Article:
There was a period (around the nineties) of incredible T-shirt art that would turn heads on the street. I can remember examining Tees in stores marvelling at the art and trying to figure out how the prints were done. Not so much anymore. Why is that? Is it a demand problem? Have T-shirts become so mass-produced, cheap and disposable that great art isn’t warranted? Is there insufficient margin in Tees to pay for great art?

T-shirt from the Big Face series of www.themountian.com

T-shirt from the Big Face series of www.themountian.com

All is not lost though. With some effort you can still find good, creative and interesting art on Tees. For instance, themountain.com‘s Big Face series has some head-turning Tees in which the images and the shirts are merged in such a way as to give the impression that the whole shirt is the image. Some of these prints are also fine examples of how an artist can use the substrate as part of the image.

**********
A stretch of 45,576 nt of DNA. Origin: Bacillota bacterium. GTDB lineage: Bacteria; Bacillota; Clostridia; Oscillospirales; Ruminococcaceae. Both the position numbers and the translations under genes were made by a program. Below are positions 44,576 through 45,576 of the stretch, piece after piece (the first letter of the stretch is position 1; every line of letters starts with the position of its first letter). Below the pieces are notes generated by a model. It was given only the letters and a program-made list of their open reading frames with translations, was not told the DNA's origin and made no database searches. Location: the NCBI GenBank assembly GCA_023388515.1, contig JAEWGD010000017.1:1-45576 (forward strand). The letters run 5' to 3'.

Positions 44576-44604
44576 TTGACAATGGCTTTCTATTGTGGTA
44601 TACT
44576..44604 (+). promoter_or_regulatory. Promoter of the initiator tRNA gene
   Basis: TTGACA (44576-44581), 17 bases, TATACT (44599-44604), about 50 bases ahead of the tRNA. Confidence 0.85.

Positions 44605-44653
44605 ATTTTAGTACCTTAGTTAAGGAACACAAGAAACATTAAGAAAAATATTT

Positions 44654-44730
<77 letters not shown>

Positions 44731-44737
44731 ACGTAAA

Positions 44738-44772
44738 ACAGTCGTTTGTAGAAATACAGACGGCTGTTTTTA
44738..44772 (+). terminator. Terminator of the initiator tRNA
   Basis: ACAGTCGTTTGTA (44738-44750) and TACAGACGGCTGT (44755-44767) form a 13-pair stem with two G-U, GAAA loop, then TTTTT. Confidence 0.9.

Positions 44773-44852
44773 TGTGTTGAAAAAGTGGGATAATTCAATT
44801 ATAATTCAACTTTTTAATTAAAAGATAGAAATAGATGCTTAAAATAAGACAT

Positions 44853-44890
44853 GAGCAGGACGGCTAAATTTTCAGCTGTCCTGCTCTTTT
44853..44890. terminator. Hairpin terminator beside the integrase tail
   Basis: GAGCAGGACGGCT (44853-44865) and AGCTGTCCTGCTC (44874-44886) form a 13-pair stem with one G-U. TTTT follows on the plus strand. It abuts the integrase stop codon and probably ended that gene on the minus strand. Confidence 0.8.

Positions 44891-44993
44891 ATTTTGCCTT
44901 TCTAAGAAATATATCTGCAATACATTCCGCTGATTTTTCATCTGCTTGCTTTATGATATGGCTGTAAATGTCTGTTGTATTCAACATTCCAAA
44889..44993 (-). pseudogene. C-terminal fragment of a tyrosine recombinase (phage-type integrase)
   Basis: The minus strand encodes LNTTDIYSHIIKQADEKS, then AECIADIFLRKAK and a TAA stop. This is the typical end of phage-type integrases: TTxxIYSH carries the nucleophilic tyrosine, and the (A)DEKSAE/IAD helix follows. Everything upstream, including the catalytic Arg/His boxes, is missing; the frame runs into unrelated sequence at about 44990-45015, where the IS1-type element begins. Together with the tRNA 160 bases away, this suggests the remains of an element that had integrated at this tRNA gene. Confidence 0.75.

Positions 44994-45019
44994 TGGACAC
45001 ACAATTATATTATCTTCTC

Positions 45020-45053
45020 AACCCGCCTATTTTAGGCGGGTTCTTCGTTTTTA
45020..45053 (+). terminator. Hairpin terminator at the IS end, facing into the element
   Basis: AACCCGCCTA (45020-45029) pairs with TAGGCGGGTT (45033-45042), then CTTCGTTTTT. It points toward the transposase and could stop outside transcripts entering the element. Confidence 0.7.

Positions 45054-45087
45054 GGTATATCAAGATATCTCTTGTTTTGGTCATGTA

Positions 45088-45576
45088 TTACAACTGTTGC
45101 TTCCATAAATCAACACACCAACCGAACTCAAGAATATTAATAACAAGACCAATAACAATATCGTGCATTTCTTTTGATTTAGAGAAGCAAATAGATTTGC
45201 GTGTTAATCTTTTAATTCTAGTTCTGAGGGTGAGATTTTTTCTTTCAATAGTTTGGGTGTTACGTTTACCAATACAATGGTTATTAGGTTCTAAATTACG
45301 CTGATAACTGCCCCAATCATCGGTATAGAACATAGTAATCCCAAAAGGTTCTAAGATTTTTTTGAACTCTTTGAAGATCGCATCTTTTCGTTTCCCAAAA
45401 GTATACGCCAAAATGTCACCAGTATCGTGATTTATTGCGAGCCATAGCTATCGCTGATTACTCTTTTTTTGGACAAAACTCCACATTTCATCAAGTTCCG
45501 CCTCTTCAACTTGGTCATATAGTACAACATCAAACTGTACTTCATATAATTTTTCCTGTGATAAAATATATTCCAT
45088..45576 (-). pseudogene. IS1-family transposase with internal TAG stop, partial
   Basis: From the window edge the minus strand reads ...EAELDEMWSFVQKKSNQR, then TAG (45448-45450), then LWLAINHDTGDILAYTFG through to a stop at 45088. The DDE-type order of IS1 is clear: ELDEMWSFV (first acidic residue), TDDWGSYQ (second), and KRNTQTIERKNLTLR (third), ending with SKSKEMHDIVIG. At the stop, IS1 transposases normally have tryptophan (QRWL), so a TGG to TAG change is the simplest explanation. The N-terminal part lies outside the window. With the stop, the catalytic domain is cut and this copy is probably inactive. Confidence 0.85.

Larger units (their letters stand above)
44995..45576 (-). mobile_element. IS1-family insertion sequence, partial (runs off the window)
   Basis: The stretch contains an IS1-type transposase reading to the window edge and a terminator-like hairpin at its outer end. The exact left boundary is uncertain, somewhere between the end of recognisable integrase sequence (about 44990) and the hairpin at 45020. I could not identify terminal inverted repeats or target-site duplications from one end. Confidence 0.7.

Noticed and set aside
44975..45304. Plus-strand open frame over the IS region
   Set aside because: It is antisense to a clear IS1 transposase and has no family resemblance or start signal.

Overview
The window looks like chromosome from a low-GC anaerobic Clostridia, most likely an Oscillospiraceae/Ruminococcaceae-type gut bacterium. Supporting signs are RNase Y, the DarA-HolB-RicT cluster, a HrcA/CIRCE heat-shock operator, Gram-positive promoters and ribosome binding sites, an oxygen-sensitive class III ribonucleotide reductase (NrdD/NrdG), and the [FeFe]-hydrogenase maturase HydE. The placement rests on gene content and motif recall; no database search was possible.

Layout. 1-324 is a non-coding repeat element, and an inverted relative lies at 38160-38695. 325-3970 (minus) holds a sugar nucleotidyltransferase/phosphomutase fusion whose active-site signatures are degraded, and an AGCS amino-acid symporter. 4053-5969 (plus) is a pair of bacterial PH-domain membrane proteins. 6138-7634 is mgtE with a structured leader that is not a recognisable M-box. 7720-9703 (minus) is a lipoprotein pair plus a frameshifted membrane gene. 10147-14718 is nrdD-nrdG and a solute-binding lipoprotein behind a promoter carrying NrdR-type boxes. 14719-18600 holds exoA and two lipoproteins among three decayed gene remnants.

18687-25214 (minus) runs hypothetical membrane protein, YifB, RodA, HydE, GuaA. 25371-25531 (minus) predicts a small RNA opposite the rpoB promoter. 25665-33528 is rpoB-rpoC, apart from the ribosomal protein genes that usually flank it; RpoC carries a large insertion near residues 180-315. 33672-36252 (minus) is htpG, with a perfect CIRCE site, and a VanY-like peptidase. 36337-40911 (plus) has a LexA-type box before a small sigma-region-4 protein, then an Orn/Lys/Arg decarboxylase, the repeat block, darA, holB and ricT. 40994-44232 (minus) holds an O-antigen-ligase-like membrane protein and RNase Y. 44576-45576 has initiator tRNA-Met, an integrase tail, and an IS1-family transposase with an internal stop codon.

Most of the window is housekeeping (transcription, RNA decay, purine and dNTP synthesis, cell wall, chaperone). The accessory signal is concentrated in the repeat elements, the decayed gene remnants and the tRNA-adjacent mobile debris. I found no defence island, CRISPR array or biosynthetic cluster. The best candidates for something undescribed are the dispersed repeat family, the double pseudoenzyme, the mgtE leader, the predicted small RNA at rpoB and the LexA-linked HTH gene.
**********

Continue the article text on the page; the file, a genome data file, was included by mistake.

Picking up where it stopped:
In addition to being great art, there’s more good news—these Big Face prints are produced in an environmentally responsible way.

Let’s hope that fine, creative T-shirt art makes a big comeback soon so that walking down the street once again becomes like strolling through a gallery of contemporary art. Maybe that’s a niche for more printers to explore. Maybe more high-quality garments with creative, high-quality prints can regain for the Tee some of its status as a fashion item and a work of art. And if it can be done in an environmentally responsible way, so much the better.